QAXAGG_IUNKNOWN

        // ISomeCOMInterface
        ...
    }
    

Reimplement the queryInterface() function to support the additional COM interfaces.

    long AxImpl::queryInterface( const QUuid &iid, void **iface )
    {
        *iface = 0;
        if ( iid == IID_ISomeCOMInterface )
            *iface = (ISomeCOMInterface*)this;
        else
            return E_NOINTERFACE;

        AddRef();
        return S_OK;
    }
    

Since ISomeCOMInterface is a subclass of IUnknown you will have to implement the QueryInterface, AddRef and Release functions. Use the QAXAGG_IUNKNOWN macro in your class definition to do that. If you implement the IUnknown functions manually, delegate the calls to the interface pointer returned by the controllingUnknown() function, e.g.

    HRESULT AxImpl::QueryInterface( REFIID iid, void **iface )
    {
        return controllingUnknown()->QueryInterface( iid, iface );
    }
    
Do not support the IUnknown interface itself in your queryInterface() implementation.

Implement the methods of the COM interfaces. If you need to make calls to the QWidget implementing the ActiveX control, use QAxAggregated::widget().

In your QAxBindable subclass, implement createAggregate() to return a new object of the QAxAggregated subclass.

    class MyActiveX : public QWidget,                       
                      public QAxBindable
    {
    	Q_OBJECT
    public:
        MyActiveX( QWidget *parent, const char *name = 0 );

        QAxAggregated *createAggregate()
        {
            return new AxImpl();
        }
        
    };
    

Fewer methods and properties

By default all ActiveX controls expose not only their own methods and properties to ActiveX clients, but also those of all super classes, including QWidget.

This can be controlled by reimplementing QAxFactory's exposeToSuperClass() function. Reimplement the function to return the last (furthest up the inheritance hierarchy) super class that should be exposed:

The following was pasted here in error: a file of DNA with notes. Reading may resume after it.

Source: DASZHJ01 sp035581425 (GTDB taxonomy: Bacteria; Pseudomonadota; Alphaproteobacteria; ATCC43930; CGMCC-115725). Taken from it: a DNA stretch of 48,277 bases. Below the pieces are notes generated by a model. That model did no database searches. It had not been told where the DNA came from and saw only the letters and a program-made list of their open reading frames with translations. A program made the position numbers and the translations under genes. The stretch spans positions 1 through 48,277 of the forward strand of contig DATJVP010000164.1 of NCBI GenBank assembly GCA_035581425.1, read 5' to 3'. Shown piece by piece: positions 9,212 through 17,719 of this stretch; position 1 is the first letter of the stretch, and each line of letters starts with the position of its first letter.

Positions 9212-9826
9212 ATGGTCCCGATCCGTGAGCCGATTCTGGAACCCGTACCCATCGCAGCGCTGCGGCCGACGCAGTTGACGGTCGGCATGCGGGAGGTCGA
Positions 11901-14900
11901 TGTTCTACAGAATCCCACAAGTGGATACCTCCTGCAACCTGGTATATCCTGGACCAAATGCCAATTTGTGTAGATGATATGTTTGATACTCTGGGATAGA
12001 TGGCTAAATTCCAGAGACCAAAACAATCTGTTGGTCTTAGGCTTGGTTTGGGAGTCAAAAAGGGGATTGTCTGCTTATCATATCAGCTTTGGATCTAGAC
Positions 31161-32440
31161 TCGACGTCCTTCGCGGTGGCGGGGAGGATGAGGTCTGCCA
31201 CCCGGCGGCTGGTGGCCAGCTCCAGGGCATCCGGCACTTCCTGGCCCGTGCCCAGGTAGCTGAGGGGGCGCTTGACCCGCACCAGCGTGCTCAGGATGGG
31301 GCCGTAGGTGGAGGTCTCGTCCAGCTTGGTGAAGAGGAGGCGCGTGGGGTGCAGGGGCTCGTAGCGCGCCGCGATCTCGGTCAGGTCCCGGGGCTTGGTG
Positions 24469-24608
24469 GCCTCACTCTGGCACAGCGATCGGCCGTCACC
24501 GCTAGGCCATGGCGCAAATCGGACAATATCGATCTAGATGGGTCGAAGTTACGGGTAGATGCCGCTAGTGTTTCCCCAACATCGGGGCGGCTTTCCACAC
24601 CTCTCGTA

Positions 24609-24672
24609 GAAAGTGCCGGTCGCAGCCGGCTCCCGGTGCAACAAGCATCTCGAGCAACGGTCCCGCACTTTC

QString MyFactory::exposeToSuperClass( const QString &key ) const
    {
        if ( key == "SmallActiveX" )
            return key;
        return QAxFactory::exposeToSuperClass( key );
    }
    

The SmallActiveX control will only expose its own functions and properties to clients, while all other ActiveX controls provided by this factory will expose their own functions and properties and also those of all their super classes including QWidget. The SmallActiveX class can of course propagate some of the QWidget functions and properties into its own interface.


  1. If a standard constructor is not present the compiler will issue an error "no overloaded function takes 2 parameters" when using the default factory through the QAXFACTORY_DEFAULT macro. If you cannot provide a standard constructor you must implement a QAxFactory custom factory and call the constructor you have in your implementation of QAxFactory::create. Back...
  2. COM cannot marshal IPictureDisp accross process boundaries, so QPixmap properties cannot be called for out-of-process servers. You can however marshal the image data via e.g. temporary files. See the Microsoft KB article Q150034 for more information. Back...
  3. This is not required, but gives the client more control over the ActiveX control. Back...


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    Qt 3.2.1